The number of people who believe climate change is among the top three biggest challenges facing Britain has increased significantly compared to last year, new government data shows....
Isn't this the definition of irony? The National Safety Council (NSC) honored Exxon Mobil with an award for “comprehensive commitment to safety excellence” at the same time that Exxon's Pegasus pipeline spewed an estimated 84,000 gallons of tar sands crude through the yards of residents in Mayflower, Arkansas.
From The Huffington Post:
“It is evident that ExxonMobil is committed to excellence in safety, security, health and environmental performance,” said NSC president Janet Froetscher, who presented the award to ExxonMobil CEO Rex Tillerson. “The Council is honored to recognize ExxonMobil with the Green Cross for Safety medal. This organization is a wonderful example of the role corporations can play in preventing injuries and saving lives.”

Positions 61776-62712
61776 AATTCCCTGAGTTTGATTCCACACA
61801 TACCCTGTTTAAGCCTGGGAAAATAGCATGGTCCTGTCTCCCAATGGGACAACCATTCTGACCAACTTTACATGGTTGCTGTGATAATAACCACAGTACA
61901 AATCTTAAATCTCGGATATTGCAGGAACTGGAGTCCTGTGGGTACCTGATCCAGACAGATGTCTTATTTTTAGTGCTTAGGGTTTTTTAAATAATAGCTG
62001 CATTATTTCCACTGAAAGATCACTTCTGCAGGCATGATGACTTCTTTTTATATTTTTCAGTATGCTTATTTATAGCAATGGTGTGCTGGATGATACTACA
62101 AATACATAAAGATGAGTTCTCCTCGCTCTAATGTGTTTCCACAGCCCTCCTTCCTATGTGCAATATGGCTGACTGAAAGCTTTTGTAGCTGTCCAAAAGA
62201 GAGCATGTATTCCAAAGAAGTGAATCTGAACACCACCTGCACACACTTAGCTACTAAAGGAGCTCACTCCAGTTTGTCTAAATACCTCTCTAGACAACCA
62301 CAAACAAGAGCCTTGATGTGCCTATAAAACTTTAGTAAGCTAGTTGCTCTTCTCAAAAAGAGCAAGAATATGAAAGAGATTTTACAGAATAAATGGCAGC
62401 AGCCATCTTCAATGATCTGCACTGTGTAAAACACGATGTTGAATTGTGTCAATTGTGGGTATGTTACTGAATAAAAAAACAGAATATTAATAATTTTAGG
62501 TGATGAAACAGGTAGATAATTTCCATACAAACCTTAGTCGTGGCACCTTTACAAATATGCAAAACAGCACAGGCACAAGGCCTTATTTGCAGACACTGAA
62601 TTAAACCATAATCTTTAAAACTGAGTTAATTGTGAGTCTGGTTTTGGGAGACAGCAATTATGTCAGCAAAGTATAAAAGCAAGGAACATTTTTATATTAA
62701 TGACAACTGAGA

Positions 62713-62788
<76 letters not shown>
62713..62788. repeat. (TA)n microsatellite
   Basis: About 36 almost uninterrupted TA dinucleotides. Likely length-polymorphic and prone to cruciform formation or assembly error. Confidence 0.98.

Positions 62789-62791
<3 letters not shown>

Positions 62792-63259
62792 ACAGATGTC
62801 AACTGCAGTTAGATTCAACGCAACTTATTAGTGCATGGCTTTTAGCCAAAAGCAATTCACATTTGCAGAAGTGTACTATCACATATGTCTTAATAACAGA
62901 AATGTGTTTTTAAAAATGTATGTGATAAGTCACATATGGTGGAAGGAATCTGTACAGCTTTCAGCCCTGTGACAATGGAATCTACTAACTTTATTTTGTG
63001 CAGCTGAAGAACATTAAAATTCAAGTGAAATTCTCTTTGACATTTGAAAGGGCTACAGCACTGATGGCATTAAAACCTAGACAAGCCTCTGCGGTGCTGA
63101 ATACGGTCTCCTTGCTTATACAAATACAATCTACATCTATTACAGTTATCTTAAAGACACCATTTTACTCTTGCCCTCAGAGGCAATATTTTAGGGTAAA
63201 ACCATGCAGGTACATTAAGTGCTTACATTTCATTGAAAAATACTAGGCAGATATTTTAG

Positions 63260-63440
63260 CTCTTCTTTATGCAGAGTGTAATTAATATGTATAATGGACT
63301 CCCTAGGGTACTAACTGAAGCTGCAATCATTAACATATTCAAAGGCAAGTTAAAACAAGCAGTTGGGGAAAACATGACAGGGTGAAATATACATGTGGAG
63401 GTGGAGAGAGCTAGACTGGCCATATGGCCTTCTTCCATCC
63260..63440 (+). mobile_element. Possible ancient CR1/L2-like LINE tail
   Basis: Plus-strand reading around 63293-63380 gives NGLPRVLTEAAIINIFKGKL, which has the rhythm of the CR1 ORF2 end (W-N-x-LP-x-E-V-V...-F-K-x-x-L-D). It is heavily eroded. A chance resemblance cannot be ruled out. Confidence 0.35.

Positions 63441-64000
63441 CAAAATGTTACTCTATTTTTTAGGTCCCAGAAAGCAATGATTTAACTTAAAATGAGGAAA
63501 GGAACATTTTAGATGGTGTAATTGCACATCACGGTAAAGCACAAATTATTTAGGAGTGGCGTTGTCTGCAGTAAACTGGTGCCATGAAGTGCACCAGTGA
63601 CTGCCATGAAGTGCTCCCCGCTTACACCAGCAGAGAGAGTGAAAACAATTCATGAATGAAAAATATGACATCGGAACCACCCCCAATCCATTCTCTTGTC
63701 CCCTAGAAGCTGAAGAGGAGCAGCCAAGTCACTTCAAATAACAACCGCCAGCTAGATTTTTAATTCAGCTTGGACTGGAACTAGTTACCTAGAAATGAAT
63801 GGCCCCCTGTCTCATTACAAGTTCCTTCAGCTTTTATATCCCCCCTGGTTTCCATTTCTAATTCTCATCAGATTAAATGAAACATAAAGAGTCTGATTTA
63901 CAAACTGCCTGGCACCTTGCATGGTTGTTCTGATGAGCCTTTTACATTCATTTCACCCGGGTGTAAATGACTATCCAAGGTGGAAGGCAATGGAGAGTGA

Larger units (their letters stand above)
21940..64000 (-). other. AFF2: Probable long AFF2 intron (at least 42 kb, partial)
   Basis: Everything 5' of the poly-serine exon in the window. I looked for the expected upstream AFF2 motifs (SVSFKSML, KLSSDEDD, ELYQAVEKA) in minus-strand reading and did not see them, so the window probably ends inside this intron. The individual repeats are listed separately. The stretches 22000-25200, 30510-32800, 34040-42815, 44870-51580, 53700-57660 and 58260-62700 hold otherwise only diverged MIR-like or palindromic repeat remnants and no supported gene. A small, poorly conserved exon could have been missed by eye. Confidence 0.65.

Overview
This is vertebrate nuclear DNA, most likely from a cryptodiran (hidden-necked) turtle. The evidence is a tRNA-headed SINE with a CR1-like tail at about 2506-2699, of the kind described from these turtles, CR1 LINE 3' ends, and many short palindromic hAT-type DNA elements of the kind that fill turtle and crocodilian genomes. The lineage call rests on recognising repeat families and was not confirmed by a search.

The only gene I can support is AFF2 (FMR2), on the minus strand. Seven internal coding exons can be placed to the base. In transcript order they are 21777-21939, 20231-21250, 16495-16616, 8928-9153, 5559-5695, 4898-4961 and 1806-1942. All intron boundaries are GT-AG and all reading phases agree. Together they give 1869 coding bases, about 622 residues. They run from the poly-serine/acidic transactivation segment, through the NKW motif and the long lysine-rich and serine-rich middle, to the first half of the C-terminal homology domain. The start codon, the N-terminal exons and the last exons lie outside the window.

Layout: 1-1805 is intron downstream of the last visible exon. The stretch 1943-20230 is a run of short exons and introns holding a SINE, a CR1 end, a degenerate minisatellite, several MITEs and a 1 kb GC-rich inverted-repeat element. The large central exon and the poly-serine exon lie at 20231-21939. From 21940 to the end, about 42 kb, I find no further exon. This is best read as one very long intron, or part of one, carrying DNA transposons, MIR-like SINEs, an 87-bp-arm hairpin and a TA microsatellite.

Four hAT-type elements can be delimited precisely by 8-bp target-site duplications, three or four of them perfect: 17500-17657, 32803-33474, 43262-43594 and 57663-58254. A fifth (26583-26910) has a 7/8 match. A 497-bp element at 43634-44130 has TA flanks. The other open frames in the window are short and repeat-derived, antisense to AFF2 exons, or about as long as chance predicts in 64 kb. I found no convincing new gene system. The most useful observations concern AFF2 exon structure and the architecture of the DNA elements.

Not only should the recent spill have caused the NSC to hesitate about giving the company an award for outstanding commitment to safety, but the company’s resolve to clean up their disaster has also been called into question.
The Washington, D.C.-based Worldwatch Institute says a more sustainable global economy is emerging as corporations and countries move to combat climate change. So why are the same members of the corporate empire that caused global warming now taking steps to mitigate it?
Not surprisingly, it’s because climate-change damage is undermining their wealth.
A nationwide group , cognizant of the increasing political momentum for federal controls, is calling for emission reductions of 10 per cent to 30 per cent over the next 15 years.
White House Plans to Skip High-Profile Talks on Climate
Wall Street Journal, July 31, 2006 One of the higher-profile meetings on climate change is set to bring together this week British Prime Minister Tony Blair, California Gov. Arnold Schwarzenegger and about 25 chief executive officers of major corporations around the world.